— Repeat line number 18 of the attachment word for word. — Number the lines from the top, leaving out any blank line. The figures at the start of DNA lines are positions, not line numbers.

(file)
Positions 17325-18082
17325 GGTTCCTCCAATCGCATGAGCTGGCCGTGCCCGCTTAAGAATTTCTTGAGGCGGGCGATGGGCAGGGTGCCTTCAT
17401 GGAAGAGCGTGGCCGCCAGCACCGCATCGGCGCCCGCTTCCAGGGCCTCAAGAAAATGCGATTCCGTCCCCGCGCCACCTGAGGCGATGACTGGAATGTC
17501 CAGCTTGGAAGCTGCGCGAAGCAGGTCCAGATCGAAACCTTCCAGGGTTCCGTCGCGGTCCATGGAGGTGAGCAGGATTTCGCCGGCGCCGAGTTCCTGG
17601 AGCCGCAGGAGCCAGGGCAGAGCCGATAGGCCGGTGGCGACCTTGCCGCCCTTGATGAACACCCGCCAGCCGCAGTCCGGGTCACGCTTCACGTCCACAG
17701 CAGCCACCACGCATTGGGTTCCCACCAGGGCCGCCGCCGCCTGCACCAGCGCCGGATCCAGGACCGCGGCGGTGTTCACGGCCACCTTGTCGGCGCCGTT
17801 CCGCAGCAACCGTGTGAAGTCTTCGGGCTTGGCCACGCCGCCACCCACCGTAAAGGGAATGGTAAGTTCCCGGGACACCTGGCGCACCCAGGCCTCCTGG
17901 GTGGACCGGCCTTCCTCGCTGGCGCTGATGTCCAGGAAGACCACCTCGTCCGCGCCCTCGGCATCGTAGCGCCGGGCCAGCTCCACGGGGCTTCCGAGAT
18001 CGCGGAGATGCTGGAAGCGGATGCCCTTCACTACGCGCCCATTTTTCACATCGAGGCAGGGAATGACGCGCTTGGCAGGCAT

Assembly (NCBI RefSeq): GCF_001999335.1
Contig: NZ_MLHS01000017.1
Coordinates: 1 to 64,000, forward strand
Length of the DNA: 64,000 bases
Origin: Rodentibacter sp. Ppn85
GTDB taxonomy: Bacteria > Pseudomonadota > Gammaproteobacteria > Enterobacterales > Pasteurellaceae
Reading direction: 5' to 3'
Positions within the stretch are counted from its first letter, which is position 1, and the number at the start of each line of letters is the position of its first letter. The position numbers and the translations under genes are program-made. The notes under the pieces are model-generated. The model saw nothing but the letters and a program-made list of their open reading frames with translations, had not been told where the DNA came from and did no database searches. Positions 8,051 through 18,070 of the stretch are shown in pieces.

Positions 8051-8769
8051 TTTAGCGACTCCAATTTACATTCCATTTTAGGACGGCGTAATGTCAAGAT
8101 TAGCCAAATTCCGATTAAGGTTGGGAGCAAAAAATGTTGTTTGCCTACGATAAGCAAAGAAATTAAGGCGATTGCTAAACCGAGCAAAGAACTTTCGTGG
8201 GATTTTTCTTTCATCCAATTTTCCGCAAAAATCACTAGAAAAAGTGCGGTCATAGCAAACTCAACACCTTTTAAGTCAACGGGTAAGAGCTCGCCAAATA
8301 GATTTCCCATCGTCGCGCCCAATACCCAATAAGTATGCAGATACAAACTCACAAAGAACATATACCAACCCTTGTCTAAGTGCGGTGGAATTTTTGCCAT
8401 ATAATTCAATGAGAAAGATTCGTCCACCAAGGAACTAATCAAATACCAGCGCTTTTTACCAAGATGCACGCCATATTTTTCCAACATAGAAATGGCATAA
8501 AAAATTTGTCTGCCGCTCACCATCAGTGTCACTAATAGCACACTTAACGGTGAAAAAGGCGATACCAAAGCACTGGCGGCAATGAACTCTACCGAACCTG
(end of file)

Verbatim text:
Positions 8051-8769